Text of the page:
WHY DO DISPLAYS OF COMPASSION DIFFER BETWEEN EAST AND WEST ?
June 12, 2008
NEW YORK – Why are French, British and American warships, but not Chinese or Malaysian warships, sitting near the Burmese coast loaded with food and other necessities for the victims of Cyclone Nargis?
Why has the Association of Southeast Asian Nations (ASEAN) been so slow and weak in its response to a natural calamity that ravaged one of its own members?
French junior human rights minister Rama Yade declared that the United Nations’ principle of the “responsibility to protect” should be applied to Burma, forcibly if necessary. And Malaysian opposition leader Lim Kit Siang has said that Asian countries’ inaction “reflects dismally on all ASEAN leaders and governments. They can definitely do more.”
So, are Europeans and Americans simply more compassionate than Asians?
Given the West’s record of horrendous warfare and often brutal imperialism, this seems unlikely. Moreover, the way ordinary Chinese rallied to help victims of the earthquake in Sichuan has been quite remarkable, as have been the spontaneous efforts of people in Burma to assist their fellow citizens, even as the military did very little.
Buddhism stresses compassion and mercy as much as Christianity does. Indifference to suffering is not inherent to any Asian culture.
Indeed, none of the Asian members disagreed when the U.N. General Assembly adopted the Universal Declaration of Human Rights in 1948. The declaration held that “recognition of the inherent dignity and of the equal and inalienable rights of all members of the human family is the foundation of freedom, justice, and peace in the world.”
Nevertheless, there may be cultural differences in understanding how compassion should be applied. The ideal of universal equality and rights does owe something to the history of Western civilization, from Socrates’ “natural justice” to Christianity and France’s Declaration of the Rights of Man. Western peoples have not always lived up to their universalist ideals, but they have in modern times built institutions designed to implement them, in Europe and beyond. There is, so far, no Asia-wide institution to protect the human rights of Asians, let alone mankind.
In fact, Chinese and other Asians frequently criticize the West for using human rights as an excuse to impose “Western values” on former colonial subjects. To be sure, such accusations are especially common in autocracies whose rulers, and their apologists, view the idea of universal human rights as a threat to their monopoly on power. But distrust of universalism in Asia is not confined to autocrats.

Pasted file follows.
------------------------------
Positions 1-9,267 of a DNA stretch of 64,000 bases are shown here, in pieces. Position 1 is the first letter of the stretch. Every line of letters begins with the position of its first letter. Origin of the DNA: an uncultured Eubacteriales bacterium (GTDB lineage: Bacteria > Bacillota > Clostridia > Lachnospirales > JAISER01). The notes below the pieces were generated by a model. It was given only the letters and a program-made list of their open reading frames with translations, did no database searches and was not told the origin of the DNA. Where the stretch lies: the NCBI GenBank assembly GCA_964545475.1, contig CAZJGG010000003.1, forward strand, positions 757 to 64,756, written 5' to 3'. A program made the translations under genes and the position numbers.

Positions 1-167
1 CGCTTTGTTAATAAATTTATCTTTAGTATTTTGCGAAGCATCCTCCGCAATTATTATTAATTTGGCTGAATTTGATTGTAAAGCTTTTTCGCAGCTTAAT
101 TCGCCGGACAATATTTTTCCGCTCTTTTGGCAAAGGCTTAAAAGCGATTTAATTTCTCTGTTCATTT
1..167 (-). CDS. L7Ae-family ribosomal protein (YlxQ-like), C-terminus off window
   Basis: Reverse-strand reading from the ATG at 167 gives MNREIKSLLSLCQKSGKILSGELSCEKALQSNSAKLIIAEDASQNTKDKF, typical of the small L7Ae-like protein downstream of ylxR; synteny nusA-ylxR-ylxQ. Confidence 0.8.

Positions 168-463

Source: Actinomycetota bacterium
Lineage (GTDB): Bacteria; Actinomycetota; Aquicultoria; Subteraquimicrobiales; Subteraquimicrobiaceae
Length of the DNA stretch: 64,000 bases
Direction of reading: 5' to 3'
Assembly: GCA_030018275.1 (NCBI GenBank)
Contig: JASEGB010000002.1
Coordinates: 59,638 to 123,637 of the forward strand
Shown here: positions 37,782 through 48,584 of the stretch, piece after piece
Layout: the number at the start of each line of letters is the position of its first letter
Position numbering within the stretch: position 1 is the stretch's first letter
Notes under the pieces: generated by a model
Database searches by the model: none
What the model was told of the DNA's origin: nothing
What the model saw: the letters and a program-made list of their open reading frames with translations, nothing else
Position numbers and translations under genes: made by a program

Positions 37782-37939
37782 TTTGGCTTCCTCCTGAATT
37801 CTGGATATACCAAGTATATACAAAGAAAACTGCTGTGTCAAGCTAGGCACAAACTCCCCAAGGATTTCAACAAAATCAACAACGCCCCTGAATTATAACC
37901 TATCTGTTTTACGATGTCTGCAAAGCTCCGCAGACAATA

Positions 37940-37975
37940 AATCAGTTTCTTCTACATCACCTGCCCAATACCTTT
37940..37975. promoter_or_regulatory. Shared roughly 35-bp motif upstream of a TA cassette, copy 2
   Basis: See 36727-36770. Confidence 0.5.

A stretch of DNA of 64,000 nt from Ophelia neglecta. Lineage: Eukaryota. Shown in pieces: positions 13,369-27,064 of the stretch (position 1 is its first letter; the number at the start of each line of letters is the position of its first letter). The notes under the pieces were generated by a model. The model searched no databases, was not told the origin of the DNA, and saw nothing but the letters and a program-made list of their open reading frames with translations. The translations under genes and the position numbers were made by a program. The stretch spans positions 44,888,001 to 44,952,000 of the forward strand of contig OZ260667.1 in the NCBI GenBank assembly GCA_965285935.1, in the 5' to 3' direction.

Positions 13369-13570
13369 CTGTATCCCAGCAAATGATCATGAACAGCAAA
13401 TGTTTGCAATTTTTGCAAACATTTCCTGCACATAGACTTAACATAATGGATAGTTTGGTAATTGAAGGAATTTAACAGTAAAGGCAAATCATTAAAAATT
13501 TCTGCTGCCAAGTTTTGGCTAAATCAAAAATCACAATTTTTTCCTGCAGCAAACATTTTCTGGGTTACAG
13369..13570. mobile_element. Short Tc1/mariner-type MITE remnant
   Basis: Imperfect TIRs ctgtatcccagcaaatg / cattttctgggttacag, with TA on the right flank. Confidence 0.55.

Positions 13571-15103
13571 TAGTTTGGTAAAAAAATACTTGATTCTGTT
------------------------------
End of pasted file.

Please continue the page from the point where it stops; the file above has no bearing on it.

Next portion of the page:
In many Asian countries, favors invariably create obligations, which is perhaps why people are sometimes disinclined to interfere in the problems of others. You are obliged to take care of your family, your friends, or even your fellow countrymen. But the idea of universal charity is too abstract, and smacks of the kind of unwelcome interference that Western imperialists — and the Christian missionaries who followed them — practiced in the East for too long.
The notion of “Asian values,” promoted mostly by Singaporean official scribes, was partly a critique of universalist Western claims. Asians, according to this theory, have their own values, which include thrift, deference to authority, the sacrifice of individual to collective interests, and the belief that countries should not stick their noses into others’ affairs. Hence, the hesitant response of Southeast Asian governments — and public opinion — to the Burmese disaster.
One possible line of criticism of this kind of thinking is simply to claim the superiority of Western values. But another, more sympathetic response would be to show that individual rights and notions of freedom are by no means alien to non-Western civilizations.
Amartya Sen, the Nobel Prize-winning economist, has pointed out that great Indian rulers, such as Ashoka (third century B.C.) and Akbar (16th century), advocated pluralism, tolerance and reason long before the European Enlightenment. He has also observed that famines don’t occur in democracies, because freedom of information helps to prevent them.
Sen, not surprisingly, is a trenchant critic of the “Asian values” school. It has, nonetheless, become a commonly held opinion that democracy, like universal human rights, is a typically Western idea, and that Asian autocracy, as practiced in China, for example, is not only more suited to Asians, but also more efficient. Democratic governments are hampered by lobby groups, special interests, public opinion, party politics, and so forth, while Asian autocrats can make unpopular but necessary decisions.
The two recent natural disasters in Burma and China have put this idea to a severe test. China has not fared too badly, largely because its government was forced by the Burmese example, bad publicity surrounding the Tibetan demonstrations, and the impending Olympic Games to allow far more freedom of information than it normally does. One can only hope that this crack of freedom will widen in time.
Burma failed miserably, and despite belated efforts to make the best of terrible circumstances, so has ASEAN. In the end, of course, it doesn’t matter much whether we ascribe the failures of autocracy and nonintervention to anything specifically “Asian.” Whatever the cause, the consequences remain deplorable.
By Ian Buruma[[Ian Buruma is professor of human rights at Bard College.
© 2008 Project Syndicate (www.project-syndicate.org)]]
Source : The Japan Times